In a letter to CDCR, Brown points out that the grant funding was conditionally issued to the county based in part on his clear-stated proposal to operate the facility.
“Our position and intent to operate the reentry facility, until recently, was not considered problematic to CDCR,” Brown wrote.
CDCR Press Secretary Seth Unger admitted initial discussions with several counties occurred and the prospect of those counties operating the reentry facilities was at one time considered an option.
However, he said when it became clear in July this wouldn’t be possible and the involved counties were informed. He said the state is trying to work with San Luis Obispo, San Benito and Santa Barbara Counties on a multi-county plan.
“Now we’re trying to work with [these counties] to ensure this facility is able to be used by as many inmates as possible and this is a solution that would be beneficial to all parties,” Unger said.
Unger said CDCR legal counsel cited a number of problems involved with Santa Barbara County operating a state facility, including a clause in the State Civil Services Act in the California Constitution, which he said says state employees, should fill traditional state roles in a state run facility. He said AB 900 does not provide a clear exception to this requirement.
Brown said there are a number of reasons why he would be uneasy with the state operating a facility on the same plot of land as the county jail. He said the main reason would be to ensure the facility is used as a reentry facility and doesn’t turn into a state prison.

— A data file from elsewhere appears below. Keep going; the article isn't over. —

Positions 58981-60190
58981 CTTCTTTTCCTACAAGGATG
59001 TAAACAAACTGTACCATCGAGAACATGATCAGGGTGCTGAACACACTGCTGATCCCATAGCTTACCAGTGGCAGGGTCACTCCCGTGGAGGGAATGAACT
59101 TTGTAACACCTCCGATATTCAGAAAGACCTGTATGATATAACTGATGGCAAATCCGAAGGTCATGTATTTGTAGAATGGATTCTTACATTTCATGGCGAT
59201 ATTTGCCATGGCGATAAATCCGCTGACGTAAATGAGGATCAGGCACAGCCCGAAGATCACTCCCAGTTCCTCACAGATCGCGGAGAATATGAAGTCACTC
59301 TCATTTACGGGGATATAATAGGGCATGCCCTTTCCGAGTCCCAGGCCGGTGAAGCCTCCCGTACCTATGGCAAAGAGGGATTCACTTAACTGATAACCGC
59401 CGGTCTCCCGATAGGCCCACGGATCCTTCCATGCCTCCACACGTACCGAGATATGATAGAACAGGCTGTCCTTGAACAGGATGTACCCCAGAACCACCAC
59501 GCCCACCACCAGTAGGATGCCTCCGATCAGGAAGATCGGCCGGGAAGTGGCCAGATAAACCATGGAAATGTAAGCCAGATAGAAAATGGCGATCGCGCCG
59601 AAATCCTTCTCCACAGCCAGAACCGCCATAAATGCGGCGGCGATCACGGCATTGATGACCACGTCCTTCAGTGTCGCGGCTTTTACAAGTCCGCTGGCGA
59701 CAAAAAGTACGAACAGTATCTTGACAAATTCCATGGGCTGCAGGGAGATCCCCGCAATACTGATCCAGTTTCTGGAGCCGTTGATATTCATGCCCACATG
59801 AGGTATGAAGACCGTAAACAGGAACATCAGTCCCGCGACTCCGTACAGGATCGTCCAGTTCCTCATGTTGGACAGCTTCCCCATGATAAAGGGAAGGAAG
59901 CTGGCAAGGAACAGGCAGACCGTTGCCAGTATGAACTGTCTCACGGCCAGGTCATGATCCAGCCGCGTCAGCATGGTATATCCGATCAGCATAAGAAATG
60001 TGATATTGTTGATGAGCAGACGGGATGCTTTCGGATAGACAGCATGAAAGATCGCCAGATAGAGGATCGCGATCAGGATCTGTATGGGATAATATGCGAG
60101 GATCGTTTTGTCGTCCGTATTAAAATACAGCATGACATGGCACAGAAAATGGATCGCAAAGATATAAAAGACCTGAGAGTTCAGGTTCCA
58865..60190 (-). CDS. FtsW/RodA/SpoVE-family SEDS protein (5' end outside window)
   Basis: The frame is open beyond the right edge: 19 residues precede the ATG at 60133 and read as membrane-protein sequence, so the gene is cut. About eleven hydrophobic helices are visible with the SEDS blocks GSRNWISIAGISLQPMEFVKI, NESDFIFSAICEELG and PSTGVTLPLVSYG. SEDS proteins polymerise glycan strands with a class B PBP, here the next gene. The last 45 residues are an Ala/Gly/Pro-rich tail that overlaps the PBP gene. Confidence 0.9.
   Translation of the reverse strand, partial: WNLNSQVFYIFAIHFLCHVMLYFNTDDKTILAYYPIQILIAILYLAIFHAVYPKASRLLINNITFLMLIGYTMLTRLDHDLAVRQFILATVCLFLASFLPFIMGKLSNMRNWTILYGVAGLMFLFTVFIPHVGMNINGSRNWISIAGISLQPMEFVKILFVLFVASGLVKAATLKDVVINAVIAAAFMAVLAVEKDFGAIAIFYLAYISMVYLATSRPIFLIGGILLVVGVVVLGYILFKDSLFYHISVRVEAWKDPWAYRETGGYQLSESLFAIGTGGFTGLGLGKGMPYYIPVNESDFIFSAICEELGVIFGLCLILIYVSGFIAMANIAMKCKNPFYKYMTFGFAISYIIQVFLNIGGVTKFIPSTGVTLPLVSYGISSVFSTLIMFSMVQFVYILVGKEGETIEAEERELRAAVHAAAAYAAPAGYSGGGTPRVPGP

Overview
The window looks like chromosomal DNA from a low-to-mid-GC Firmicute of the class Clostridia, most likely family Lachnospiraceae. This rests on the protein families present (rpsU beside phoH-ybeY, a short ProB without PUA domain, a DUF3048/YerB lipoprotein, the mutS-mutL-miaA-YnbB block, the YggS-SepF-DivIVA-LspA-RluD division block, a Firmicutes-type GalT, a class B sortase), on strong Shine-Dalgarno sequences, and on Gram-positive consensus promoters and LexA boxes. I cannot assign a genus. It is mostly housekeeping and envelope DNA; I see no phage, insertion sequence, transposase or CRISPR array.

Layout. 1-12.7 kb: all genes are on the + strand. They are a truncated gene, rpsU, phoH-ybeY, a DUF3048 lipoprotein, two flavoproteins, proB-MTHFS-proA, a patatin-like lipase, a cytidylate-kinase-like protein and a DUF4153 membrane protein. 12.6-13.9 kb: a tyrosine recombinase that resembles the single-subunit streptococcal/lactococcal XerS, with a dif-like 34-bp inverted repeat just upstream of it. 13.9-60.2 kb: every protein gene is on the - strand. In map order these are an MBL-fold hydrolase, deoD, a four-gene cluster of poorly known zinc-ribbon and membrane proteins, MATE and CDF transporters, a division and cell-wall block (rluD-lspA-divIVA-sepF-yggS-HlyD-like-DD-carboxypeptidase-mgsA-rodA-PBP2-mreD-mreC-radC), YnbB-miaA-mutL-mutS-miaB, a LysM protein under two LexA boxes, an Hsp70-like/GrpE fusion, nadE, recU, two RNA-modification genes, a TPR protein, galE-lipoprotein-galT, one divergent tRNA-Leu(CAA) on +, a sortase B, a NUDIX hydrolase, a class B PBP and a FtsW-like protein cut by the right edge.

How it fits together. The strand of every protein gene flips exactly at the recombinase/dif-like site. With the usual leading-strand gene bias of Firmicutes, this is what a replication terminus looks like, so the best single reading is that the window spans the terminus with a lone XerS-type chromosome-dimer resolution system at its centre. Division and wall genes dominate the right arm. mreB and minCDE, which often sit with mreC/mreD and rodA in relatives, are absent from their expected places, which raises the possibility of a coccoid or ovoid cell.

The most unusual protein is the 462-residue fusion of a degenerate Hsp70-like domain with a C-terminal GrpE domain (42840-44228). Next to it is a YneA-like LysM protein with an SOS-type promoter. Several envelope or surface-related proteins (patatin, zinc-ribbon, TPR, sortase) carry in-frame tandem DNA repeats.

“We felt that by us being in control of the facility there would be a better chance of that happening,” he said.
Brown said he wanted to oversee the facility to ensure the roughly 800 to 1,000 state prison inmates who are discharged into Santa Barbara County each year with little or no training on how to reorient themselves in society, would receive the training they needed.
He said the need for such training is essential to solve jail overcrowding — a problem he insists the county cannot build itself out of.
To prove that point, Brown cited statistics that indicate 70 percent of those state prison inmates dropped off at various bus stops throughout the county each year, end up back in jail within three years. This is proof, he says, of the dire need for a year or so worth of reentry training prior to a prisoner’s release.
Regardless of whether that happens here or in Paso Robles, Brown just hopes it comes to fruition sometime soon.
But in the meantime, county prisoners are being released early. In some cases, very early.
Brown said it’s not unusual for a prisoner serving a 60-day jail sentence to be released serving only 12 days. He said a prisoner is able to get one third of a sentence reduced for working and good behavior. Then, since the jail is overcrowded, that same prisoner can automatically be released seven days early. If the jail reaches its population cap, 21 additional days can be chopped from a sentence, which leaves many prisoners behind bars for a fraction of their sentences.
“It happens all the time,” Brown said. “It’s just overflowing.”
The board is scheduled to discuss the matter again on Sept. 2, at which time Brown said he hopes some consensus will be reached about partnering with the other counties on the reentry facility.


Turtle said...
This comment has been removed by the author.
Turtle said...

Wonderful - soon the gangs will be able to roam the streets with impunity - one step closer to Aztlan.